New Pop Lit Goes International

book review, Pop Lit Fiction

WE EXPECT New Pop Lit to eventually be a worldwide phenomenon, so we’re not averse to spotlighting writers from around the world. We’ve published or presented writers from UK, Germany, Poland, Canada, Malta, Italy, Belarus, Spain, Israel, Switzerland– and we’ve had readers on every continent, with the possible exception of Antarctica.

Today we present new fiction, “The Major,”  by renowned Russian author Vladimir Kozlov, translated by Andrea Gregovich. Worth reading for its realism but also to see what’s happening in other literary scenes.

“Well, I have evidence not only that you’ve seen it before, but that you were directly involved in its creation. Do you know what this is called?

“A comic book, I guess.”

“It’s called ‘spreading deliberately false fabrications to defame the Soviet state and social order.’ Article seventy-two of the Criminal Code for the BSSR. I can also pull up Article 58-10: ‘Anti-Soviet agitation and propaganda.’”
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BUT, at the same time we also present a New Pop Lit review of Mr. Kozlov’s entire new short story collection, 1987 and Other Stories, of which “The Major” is part.

ONLY at New Pop Lit. Always at the literary forefront.
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(Painting: “Blue Crest” by Wassily Kandinsky.)

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New Pop Lit Loves Women!

Pop Lit Fiction

THERE’S NO DOUBT this is the decade of the woman writer. The majority of students in writing programs today are women. The majority of writers self-publishing via zines and ebooks are women. Of the National Book Foundation’s recent “5 Under 35” award selections, all five are women.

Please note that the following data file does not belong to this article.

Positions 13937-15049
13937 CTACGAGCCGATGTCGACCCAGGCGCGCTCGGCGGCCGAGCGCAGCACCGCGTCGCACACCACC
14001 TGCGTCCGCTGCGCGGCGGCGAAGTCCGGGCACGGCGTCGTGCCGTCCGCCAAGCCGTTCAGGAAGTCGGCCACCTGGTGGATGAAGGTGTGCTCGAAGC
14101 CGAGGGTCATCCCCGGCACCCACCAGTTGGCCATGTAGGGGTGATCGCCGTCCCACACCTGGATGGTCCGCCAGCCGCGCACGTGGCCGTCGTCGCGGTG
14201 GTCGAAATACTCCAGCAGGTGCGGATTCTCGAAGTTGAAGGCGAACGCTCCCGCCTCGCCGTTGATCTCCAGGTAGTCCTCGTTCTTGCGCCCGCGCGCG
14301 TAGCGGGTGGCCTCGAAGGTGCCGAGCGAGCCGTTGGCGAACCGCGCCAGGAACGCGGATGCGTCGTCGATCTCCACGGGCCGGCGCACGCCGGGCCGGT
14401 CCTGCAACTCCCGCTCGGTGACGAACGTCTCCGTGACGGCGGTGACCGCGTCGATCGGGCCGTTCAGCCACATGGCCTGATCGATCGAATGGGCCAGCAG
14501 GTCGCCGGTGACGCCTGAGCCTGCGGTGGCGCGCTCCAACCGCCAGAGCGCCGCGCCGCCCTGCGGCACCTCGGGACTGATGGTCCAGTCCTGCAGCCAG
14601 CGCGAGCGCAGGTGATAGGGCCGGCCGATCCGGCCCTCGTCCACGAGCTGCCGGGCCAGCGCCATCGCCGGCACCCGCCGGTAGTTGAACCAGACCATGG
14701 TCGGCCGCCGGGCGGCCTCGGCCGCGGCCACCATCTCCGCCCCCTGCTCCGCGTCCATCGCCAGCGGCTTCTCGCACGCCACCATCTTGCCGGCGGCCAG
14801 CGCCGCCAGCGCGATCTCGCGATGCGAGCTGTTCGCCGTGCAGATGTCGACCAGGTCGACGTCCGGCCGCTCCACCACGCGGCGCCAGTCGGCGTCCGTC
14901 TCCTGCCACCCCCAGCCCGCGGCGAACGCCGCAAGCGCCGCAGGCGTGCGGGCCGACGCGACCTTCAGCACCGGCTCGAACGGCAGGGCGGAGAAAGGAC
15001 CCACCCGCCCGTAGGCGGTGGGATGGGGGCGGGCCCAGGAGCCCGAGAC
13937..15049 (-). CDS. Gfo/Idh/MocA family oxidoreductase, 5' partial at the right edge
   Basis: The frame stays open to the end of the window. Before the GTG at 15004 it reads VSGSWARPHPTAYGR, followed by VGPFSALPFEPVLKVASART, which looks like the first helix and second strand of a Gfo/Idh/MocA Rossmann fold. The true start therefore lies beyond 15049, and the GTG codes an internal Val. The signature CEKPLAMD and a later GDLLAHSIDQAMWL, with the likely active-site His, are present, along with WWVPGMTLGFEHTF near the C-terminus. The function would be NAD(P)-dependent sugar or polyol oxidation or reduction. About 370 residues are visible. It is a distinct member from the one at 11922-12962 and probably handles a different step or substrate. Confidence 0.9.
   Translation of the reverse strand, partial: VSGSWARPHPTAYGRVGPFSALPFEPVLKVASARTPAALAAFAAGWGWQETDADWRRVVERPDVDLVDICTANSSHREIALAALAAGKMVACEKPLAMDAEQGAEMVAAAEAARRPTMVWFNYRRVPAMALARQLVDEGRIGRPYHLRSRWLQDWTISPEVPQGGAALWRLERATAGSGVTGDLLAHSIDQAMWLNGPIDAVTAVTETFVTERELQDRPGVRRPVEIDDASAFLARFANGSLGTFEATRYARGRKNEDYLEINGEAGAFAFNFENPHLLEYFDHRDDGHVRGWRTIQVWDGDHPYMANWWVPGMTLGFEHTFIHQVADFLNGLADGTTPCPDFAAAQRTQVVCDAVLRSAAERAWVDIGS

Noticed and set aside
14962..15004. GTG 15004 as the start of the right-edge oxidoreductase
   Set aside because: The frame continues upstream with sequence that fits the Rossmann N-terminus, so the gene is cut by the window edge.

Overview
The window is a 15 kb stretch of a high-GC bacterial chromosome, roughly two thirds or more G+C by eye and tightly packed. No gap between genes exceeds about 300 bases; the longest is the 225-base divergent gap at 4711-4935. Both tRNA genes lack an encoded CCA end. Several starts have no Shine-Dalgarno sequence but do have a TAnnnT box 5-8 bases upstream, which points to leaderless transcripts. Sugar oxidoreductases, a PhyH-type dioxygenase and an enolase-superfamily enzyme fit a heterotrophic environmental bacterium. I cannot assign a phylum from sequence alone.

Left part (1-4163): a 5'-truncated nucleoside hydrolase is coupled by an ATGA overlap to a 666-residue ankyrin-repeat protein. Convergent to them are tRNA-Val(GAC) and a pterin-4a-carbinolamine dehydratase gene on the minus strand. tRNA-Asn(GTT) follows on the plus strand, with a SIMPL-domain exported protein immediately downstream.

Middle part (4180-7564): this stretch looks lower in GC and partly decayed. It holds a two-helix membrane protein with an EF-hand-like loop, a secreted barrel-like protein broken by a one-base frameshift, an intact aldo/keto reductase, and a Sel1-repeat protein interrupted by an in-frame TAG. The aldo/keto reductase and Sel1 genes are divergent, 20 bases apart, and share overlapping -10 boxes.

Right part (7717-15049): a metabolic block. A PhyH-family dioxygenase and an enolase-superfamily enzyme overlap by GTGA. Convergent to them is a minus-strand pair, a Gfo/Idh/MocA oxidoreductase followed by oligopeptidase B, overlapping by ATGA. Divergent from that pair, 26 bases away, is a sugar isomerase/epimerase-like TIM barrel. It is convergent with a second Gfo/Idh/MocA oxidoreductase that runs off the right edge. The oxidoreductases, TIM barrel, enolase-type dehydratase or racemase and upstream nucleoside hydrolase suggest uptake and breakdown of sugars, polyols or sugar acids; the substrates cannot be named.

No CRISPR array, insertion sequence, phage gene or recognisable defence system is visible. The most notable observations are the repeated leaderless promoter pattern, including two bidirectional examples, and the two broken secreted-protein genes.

Far be it for New Pop Lit to neglect a trend. We’ll be presenting several talented writers in coming weeks who just happen to be women. We’re not being politically correct. We just go for the best.

First up is internationally-published writer Julie Parks with “Bigger Lies”— a stark urban tale about a boy with scams and dreams in Latvia.

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In keeping with this week’s theme, at the All-Time American Writers Tournament we have a short essay about a renowned woman writer: “The Mary Gaitskill Problem.”

mariedenisevillersself-portrait

If you’re not keeping up with New Pop Lit, you’re not keeping up.
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(Paintings: “Woman with Black Cravat” by Modigliani; Self Portrait by Marie-Denise Villers.)